Health insurance can protect you against unexpected health problems, but its terms and conditions can get tricky. One such condition is the "room rent limit" – something that could substantially affect your claim settlement if not understood. So, let’s dig deeper into this concept with each step forward.
Room rent is the per-day room or bed occupancy cost a patient is charged by the hospital.
So, what's room rent limit? Room rent limit is nothing but a maximum cap, decided by your insurer, on the type of room you can select.
Based on the insurance policy purchased by you, insurers impose different types of room rent limits:
At times, insurance policies cover a specific type of room regardless of the cost associated with it.
For instance, if your policy covers shared accommodation, you could opt for any room under that category, no matter the cost.
Other times, insurers impose a specific percentage limit on your policy’s sum insured.
For instance, if your sum insured is Rs 2,00,000 and a 1% limit of this has been set on room rent. Then, you could choose a room with a maximum rent of Rs 2,000/ day.
If your insurance plan has a room rent limit, you will not have to pay anything out of pocket if you choose a room within that amount. However, if you choose a room with rent that exceeds that limit, things will be different.
For example, if you prefer a room that costs Rs. 4000/day but your room rent limit is Rs. 2,000/day, then the insurer won’t pay the full amount as there will be deductions.
Now, you might think that you would only have to pay the difference in the room rent, which in this case comes to Rs. 4000-2000 = Rs. 2000 — not such a huge amount. No, you are thinking wrong.
You will have to pay proportionately more because there is something called "proportionate deduction."
The reason why the room rent limit shocks most policyholders is "proportionate deductions." It is because of this that you don’t simply pay the difference between the allowed room rent and the chosen room rent, but rather pay a proportionate amount of the entire bill.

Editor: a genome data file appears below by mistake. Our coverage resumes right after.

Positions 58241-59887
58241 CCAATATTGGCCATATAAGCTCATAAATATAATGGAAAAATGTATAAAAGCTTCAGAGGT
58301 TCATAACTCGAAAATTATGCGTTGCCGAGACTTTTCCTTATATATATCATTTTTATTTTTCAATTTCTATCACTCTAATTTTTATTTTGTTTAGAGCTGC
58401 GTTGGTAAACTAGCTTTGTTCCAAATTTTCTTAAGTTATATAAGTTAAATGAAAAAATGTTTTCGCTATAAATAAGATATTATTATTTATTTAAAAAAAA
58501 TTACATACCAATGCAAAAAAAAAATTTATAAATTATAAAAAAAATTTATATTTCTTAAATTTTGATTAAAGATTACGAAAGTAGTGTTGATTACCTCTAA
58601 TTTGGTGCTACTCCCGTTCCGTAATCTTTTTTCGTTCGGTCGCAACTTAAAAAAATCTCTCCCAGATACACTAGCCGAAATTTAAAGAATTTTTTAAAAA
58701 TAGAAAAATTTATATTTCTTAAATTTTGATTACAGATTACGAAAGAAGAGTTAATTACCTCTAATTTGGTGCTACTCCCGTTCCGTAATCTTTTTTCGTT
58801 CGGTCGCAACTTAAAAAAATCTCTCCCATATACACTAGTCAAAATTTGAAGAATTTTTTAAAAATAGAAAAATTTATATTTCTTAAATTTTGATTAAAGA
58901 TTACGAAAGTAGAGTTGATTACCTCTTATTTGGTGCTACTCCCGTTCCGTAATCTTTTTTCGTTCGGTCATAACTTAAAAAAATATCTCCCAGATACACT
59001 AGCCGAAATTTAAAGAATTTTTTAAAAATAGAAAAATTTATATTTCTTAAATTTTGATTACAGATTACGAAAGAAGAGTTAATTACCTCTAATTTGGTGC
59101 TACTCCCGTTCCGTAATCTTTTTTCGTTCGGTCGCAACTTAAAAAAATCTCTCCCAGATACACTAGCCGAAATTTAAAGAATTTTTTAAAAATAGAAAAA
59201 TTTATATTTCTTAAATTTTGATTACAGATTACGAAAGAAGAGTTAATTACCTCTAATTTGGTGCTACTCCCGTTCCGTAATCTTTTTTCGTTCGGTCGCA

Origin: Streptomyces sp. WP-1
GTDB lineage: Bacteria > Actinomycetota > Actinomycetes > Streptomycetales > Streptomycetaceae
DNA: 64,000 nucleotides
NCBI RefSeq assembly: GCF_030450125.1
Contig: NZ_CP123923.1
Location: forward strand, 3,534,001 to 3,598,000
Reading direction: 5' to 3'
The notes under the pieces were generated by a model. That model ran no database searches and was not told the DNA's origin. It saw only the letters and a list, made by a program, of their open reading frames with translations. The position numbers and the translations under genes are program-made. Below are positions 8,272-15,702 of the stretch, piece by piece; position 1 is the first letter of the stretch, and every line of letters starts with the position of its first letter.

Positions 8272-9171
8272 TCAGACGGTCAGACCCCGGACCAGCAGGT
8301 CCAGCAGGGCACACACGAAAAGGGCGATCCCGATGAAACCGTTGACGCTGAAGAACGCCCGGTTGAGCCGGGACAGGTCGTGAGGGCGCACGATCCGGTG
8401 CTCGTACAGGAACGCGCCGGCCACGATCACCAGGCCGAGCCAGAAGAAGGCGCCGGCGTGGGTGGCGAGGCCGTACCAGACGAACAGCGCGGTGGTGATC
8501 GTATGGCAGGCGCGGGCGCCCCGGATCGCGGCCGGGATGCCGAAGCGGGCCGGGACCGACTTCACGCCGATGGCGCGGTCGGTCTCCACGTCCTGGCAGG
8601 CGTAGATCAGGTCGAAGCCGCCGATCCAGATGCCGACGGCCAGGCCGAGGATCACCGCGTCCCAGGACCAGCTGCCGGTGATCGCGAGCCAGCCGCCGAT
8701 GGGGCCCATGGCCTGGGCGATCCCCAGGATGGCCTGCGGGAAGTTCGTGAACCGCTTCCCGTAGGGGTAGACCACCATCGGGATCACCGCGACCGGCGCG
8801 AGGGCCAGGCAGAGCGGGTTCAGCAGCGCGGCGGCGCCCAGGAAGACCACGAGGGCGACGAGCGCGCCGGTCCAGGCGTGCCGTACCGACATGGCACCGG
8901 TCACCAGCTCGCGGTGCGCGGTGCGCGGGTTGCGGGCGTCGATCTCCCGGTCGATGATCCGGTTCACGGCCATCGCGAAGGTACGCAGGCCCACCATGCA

For example, Vikram choose a room charging Rs. 4000/day but his room rent limit is Rs. 2000/day, so his insurer will not only deduct the additional charges of the room but also deduct a "same proportion" (room rent allowed/ room rent charged) from all other associated expenses that are attached to the room he selected.
So, while Vikram thought that a 4-day stay in the hospital with a total bill of Rs. 1 lakh would only mean an additional expense of Rs. 8000 (Rs. 4000-Rs. 2000 * 4), his insurer would only pay Rs. 50,000 (Rs. 2000/Rs. 4000 * Rs. 1,00,000) – deducting proportionately from the total amount claimed. Thus, Vikram will have to pay Rs.50,000 out of his pocket.
However, if Vikram had chosen a room within his allowed limit, the total bill would have been paid by the insurer.
But wait, the above explanation is simplistic and proportionate deduction works in more complex ways. The thing is the proportionate deduction does not apply to every cost incurred during a hospital stay. Yes, you read that right!